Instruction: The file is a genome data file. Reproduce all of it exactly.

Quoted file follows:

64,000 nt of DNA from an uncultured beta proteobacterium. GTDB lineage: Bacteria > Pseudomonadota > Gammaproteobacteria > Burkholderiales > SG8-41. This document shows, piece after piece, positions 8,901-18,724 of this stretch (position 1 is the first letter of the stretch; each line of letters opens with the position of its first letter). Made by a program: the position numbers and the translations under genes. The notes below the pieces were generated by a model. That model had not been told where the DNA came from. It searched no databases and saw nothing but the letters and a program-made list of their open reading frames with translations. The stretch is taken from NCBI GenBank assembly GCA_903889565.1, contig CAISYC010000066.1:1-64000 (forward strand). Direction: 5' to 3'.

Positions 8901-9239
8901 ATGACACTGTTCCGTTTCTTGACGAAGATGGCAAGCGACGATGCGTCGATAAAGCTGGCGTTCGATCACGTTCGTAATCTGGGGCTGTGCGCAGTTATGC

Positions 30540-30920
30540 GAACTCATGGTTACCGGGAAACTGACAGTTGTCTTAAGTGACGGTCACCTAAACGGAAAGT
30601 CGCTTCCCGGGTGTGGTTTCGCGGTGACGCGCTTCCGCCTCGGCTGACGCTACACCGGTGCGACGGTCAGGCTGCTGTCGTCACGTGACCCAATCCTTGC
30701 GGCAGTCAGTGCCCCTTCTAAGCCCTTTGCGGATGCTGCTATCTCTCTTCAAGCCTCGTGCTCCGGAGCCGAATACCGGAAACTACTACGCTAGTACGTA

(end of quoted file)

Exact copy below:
64,000 nt of DNA from an uncultured beta proteobacterium. GTDB lineage: Bacteria > Pseudomonadota > Gammaproteobacteria > Burkholderiales > SG8-41. This document shows, piece after piece, positions 8,901-18,724 of this stretch (position 1 is the first letter of the stretch; each line of letters opens with the position of its first letter). Made by a program: the position numbers and the translations under genes. The notes below the pieces were generated by a model. That model had not been told where the DNA came from. It searched no databases and saw nothing but the letters and a program-made list of their open reading frames with translations. The stretch is taken from NCBI GenBank assembly GCA_903889565.1, contig CAISYC010000066.1:1-64000 (forward strand). Direction: 5' to 3'.

Positions 8901-9239
8901 ATGACACTGTTCCGTTTCTTGACGAAGATGGCAAGCGACGATGCGTCGATAAAGCTGGCGTTCGATCACGTTCGTAATCTGGGGCTGTGCGCAGTTATGC

Positions 30540-30920
30540 GAACTCATGGTTACCGGGAAACTGACAGTTGTCTTAAGTGACGGTCACCTAAACGGAAAGT
30601 CGCTTCCCGGGTGTGGTTTCGCGGTGACGCGCTTCCGCCTCGGCTGACGCTACACCGGTGCGACGGTCAGGCTGCTGTCGTCACGTGACCCAATCCTTGC
30701 GGCAGTCAGTGCCCCTTCTAAGCCCTTTGCGGATGCTGCTATCTCTCTTCAAGCCTCGTGCTCCGGAGCCGAATACCGGAAACTACTACGCTAGTACGTA